The new GRI standards: The next step towards greater corporate transparency


In an effort to enhance the clarity and uptake of sustainability reporting worldwide, the Global Reporting Initiative (GRI) recently released its final set of Sustainability Reporting Standards (Standards) in November 2016, marking the next phase of GRI reporting. As the most commonly used framework for sustainability disclosures, this is a change any company reporting or considering doing so will want to make note of.

What are Standards?

The GRI is in the midst of restructuring its reporting framework from iterative guideline releases (as with G3 and G4, for example) to a set of modular, interrelated Standards. While this may seem a minor distinction in terms of language, it actually represents a significant operational shift. This restructuring means that parts of the Standards can be updated independently without requiring a new release of the whole set, which usually sets off a flurry of activity and can involve a steep learning curve. Ultimately, as reporting practices evolve, the new Standards will allow for a smoother implementation process for organizations using the GRI.

Another big change so soon after the G4?

Not exactly. The Standards are largely based on the G4, for now, and will not require as radical of a transition as many companies experienced when moving from G3 to G4. Even though the Standards are coming so closely on the heels of the G4 Guidelines, the main concepts from G4 are carried through, including the emphasis on reporting material topics only. In fact, the restructuring of the Standards has the potential to streamline an organization’s current GRI G4 adherence. By reducing some of the G4 pain points, the Standards provide clearer topic guidance and reduced duplication among the requirements.

What changes will we see in the topics?

As reporting practices evolve and new issues emerge, the Standards will allow for existing topics to be updated and new topics to be added. The first two Standards the GRI will be revising in 2017 include the topics on Water and Occupational Health and Safety.

Here are some of the key changes to note:

  • Dropping G4-specific language, such as changing terminology from “Aspects” to “topics”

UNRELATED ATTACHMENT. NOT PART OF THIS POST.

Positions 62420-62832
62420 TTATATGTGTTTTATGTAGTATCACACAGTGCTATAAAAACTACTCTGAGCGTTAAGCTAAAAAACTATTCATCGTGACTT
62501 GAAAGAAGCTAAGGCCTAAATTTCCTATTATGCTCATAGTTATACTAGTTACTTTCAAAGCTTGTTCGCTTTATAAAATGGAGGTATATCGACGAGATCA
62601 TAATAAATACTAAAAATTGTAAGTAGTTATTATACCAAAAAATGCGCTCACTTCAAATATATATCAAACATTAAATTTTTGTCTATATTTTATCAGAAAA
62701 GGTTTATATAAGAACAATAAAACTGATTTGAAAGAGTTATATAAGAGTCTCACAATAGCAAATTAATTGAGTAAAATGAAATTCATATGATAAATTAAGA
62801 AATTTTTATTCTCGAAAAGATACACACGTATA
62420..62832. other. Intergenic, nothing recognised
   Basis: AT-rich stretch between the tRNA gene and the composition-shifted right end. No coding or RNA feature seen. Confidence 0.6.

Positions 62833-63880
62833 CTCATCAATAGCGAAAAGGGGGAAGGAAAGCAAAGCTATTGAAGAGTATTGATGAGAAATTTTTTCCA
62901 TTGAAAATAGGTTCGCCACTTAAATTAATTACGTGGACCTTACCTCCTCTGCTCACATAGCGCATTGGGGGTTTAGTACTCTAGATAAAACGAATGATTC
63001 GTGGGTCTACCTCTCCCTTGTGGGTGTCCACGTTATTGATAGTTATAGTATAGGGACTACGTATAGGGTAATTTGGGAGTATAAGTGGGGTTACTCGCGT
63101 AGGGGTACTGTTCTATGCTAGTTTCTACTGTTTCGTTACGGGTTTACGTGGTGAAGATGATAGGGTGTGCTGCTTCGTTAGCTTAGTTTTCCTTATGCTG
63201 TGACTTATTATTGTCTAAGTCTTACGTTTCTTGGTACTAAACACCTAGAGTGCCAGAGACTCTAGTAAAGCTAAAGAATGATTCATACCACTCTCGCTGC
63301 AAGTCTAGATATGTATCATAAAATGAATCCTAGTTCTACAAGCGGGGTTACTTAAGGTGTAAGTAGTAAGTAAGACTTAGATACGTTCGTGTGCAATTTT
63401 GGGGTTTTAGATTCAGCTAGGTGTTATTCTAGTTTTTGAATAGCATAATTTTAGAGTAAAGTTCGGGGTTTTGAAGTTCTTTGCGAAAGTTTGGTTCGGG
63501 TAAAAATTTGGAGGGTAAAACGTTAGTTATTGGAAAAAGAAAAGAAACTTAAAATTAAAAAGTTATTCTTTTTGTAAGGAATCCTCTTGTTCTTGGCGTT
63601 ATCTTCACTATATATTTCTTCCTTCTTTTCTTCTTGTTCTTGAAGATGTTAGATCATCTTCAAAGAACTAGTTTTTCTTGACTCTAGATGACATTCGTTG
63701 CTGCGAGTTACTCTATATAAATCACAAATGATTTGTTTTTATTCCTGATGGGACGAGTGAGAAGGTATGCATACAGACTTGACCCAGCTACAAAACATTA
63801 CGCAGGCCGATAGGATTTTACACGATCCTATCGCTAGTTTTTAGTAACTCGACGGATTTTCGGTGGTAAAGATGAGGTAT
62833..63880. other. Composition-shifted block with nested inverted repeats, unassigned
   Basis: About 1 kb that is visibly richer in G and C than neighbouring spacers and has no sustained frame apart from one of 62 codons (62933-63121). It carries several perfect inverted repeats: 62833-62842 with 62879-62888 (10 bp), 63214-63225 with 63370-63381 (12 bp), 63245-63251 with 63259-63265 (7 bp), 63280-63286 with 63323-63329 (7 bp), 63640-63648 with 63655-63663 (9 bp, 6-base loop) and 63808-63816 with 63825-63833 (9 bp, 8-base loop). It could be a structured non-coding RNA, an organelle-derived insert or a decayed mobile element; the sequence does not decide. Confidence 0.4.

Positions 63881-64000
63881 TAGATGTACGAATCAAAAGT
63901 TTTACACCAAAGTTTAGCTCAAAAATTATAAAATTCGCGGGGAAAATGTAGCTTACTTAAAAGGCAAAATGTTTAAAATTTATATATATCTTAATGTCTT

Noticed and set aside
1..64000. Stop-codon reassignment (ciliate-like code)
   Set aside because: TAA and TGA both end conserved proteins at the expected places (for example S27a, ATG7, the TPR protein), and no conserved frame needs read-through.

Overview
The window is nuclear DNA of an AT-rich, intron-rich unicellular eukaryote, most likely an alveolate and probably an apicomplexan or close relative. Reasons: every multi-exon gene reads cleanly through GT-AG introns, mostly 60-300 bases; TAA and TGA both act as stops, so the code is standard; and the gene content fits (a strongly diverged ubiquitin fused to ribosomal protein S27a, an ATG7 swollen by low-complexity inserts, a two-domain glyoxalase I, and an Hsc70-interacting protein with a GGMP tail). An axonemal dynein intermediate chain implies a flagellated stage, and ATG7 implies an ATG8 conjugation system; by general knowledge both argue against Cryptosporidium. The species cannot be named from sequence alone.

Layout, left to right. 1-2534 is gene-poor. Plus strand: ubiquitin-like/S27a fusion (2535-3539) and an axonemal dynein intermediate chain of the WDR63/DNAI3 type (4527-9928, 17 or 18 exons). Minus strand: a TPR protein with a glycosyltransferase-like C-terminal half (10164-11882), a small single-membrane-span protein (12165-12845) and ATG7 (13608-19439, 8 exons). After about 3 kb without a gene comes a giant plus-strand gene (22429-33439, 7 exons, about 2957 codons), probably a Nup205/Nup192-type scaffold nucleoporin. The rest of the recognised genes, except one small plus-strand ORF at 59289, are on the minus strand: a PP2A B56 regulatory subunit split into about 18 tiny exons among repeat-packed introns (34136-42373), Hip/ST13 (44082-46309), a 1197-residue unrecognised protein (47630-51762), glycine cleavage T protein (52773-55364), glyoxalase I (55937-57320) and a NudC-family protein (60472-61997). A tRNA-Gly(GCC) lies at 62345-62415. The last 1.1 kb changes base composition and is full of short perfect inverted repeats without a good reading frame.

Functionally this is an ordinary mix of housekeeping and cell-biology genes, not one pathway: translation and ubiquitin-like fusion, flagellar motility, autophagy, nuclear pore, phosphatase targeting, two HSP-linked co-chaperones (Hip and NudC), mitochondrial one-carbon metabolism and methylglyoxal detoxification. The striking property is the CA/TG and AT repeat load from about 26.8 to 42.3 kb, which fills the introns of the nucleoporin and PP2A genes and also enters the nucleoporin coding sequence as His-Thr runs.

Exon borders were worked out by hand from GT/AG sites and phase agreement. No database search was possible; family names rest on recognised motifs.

• General Standard Disclosures and Specific Standard Disclosures have been replaced with three universal standards and 35 topic-specific standards
  • Sector Supplement guidelines are no longer required for “in-accordance”
  • Clearer guidance on how to base a report on some of the Standards, e.g. SRS-referenced
  • A specific table format is no longer required for the content index

As part of the transition to the Standards, the GRI has made significant governance changes in the past year. The Due Process Protocol was established as the guideline for setting, revising and maintaining the Standards. An independent standard-setting body, the Global Sustainability Standards Board (GSSB), will oversee and approve the development of the Standards.

Overall, the GRI’s restructuring of the Standards provides reporters with less repetition and a clearer, more logical arrangement of the content. While the G4 Guidelines will remain valid through July 1, 2018, early adopters of the Standards will benefit from the streamlined approach, allowing reporters to incorporate more naturally the GRI into their report narrative and structure.

To track the GRI Standards and other ESG disclosure frameworks check out our Sustainability Disclosure and Rankings Almanac.

For more information about how Standards might impact your reporting plans, or any other disclosure framework questions, feel free to contact KT Michaelson for a complimentary consultation.

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FrameworkESG Staff

FrameworkESG Staff